"House is not universal; house is hyper-specific… East Jersey, Loisaida, West Village, Brooklyn… places that conjure specific beats and sounds." So goes part of the two-minute monologue that opens DJ Sprinkles' album-length paean to early-‘90s deep house, Midtown 120 Blues. Sprinkles, an alias of multi-media producer and computer musician Terre Thaemlitz, is probably not a name that's familiar to most house heads; and with good reason, Thaemlitz's own relationship to the genre can best be described as "complicated." A former DJ at midtown Manhattan transsexual clubs, Thaemlitz was a first-hand witness to the stark urban contexts from which deep house first emerged -- sexual and gender crises, social stratification, HIV/AIDS, drug abuse -- an experience that clashes with the official script, the defining narrative arc of house as a collective, shared, and universally galvanizing experience. That's not to say Thaemlitz's critique hinges on his irreverence toward the subject; far from it. To casual listeners, Midtown 120 Blues may even come across as a celebration of all of the distinguishing hallmarks of the genre -- a notion that seems reasonable enough given the exquisitely crafted music on the disc.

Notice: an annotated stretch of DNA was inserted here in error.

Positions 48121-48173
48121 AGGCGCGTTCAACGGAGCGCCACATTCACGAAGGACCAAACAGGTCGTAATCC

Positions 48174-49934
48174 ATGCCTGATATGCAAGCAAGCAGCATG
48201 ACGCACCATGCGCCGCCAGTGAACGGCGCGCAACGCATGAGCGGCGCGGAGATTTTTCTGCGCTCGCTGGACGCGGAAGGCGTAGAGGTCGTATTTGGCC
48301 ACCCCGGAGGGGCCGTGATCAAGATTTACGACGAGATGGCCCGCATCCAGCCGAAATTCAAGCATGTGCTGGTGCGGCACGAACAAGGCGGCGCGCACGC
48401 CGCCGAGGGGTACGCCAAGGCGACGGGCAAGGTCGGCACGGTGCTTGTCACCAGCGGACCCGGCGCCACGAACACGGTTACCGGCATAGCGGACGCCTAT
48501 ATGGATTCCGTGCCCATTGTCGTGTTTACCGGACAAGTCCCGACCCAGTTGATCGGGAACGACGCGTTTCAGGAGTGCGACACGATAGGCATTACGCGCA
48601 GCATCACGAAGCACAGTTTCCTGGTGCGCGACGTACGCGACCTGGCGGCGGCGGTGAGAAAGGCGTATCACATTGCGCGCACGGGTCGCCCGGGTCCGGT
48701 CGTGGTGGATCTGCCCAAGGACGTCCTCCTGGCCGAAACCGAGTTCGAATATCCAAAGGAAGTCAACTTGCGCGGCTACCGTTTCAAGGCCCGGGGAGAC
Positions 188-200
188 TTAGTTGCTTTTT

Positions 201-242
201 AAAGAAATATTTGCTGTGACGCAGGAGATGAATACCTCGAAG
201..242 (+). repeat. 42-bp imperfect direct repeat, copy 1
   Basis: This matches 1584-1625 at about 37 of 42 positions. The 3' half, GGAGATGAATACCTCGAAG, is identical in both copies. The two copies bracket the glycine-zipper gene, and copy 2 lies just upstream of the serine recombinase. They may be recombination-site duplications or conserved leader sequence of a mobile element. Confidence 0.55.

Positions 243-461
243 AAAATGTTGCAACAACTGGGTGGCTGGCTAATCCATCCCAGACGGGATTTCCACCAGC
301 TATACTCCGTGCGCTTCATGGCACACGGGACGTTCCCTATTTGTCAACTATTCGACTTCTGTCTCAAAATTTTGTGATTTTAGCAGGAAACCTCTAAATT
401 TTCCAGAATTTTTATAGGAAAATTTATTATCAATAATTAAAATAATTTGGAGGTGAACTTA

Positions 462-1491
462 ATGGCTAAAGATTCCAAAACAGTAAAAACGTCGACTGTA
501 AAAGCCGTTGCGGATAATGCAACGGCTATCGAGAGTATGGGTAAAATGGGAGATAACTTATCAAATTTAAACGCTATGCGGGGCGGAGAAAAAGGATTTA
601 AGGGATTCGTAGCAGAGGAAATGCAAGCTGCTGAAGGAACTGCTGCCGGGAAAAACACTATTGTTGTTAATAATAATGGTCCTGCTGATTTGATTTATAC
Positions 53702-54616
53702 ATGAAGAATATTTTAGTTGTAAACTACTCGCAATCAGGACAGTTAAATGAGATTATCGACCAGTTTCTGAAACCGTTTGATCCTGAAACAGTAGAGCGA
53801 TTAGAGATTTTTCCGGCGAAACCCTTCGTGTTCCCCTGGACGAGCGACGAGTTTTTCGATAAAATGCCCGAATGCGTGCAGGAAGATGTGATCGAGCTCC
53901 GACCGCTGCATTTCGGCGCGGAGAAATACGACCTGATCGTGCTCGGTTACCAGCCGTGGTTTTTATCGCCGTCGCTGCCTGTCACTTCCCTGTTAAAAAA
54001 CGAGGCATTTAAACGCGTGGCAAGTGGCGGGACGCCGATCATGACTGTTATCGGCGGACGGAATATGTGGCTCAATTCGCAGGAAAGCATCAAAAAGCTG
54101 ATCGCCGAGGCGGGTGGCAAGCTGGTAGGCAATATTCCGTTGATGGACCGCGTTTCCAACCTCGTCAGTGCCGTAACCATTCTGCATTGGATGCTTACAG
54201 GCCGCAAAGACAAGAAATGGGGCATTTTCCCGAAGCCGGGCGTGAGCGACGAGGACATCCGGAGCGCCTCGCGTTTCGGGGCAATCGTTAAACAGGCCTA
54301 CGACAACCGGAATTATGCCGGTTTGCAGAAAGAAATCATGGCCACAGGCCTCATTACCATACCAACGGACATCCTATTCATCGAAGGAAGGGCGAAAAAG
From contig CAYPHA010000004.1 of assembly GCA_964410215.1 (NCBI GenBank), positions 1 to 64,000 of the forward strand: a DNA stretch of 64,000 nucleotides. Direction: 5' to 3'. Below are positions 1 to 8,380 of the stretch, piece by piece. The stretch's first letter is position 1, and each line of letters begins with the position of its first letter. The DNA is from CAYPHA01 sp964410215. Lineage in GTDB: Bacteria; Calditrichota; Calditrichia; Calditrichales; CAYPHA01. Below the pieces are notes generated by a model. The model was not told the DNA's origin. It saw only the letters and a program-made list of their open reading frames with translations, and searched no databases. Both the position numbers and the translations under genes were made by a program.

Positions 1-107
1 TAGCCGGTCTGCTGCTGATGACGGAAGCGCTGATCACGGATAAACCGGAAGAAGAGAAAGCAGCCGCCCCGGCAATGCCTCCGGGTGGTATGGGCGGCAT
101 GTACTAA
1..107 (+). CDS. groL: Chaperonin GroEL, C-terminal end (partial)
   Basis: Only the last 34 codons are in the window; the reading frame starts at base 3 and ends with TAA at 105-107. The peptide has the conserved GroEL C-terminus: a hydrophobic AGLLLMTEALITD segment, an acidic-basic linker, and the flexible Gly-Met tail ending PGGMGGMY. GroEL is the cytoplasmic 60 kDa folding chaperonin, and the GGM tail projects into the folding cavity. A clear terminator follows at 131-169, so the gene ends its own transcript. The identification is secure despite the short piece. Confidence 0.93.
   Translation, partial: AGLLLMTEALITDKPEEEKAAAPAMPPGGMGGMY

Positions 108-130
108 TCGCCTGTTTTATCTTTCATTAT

To wit, Midtown 120 Blues does not wear its critique on its dancing shoes. This is house music that's not so much deconstructed as recontextualized. All the exquisite details of the genuine article -- driving four-on-the-floor kick drums, shuffling rhythms, warm, enveloping chords, insistent hi-hats, snippets of flute and horn -- co-exist to create a sound that's very much of a piece with the production style of early-‘90s deep house (labels like Nu Groove, Strictly Rhythm, Prescription). And it's underneath those seemingly bog-standard 120 BPM grooves that a slightly more sinister and far less uplifting subtext appears, revealed in snatches of field recordings -- spoken word accounts of police beatings, leering drag queens, disembodied diva vocals. While there is a palpable undercurrent of sadness that serves as the album's thematic binder, humor is also broached on "Sisters, I Don't Know What This World is Coming To," a track that cleverly reconfigures a vocal sample from the Watt Stax concert album (made famous by Public Enemy on their song "Rebel Without a Pause"). But the album's most evocative track is "Grand Central, Pt. II (72 Hrs. By Rail from Missouri)," a beat-less eight-minute ambient piece that drapes a fog of synth drones over crackling vinyl noises, rail sounds, and drifting piano notes, finally invoking a haunting sample of Chuck Roberts' quintessential sermon to the House Music Nation, "In the Beginning There Was Jack."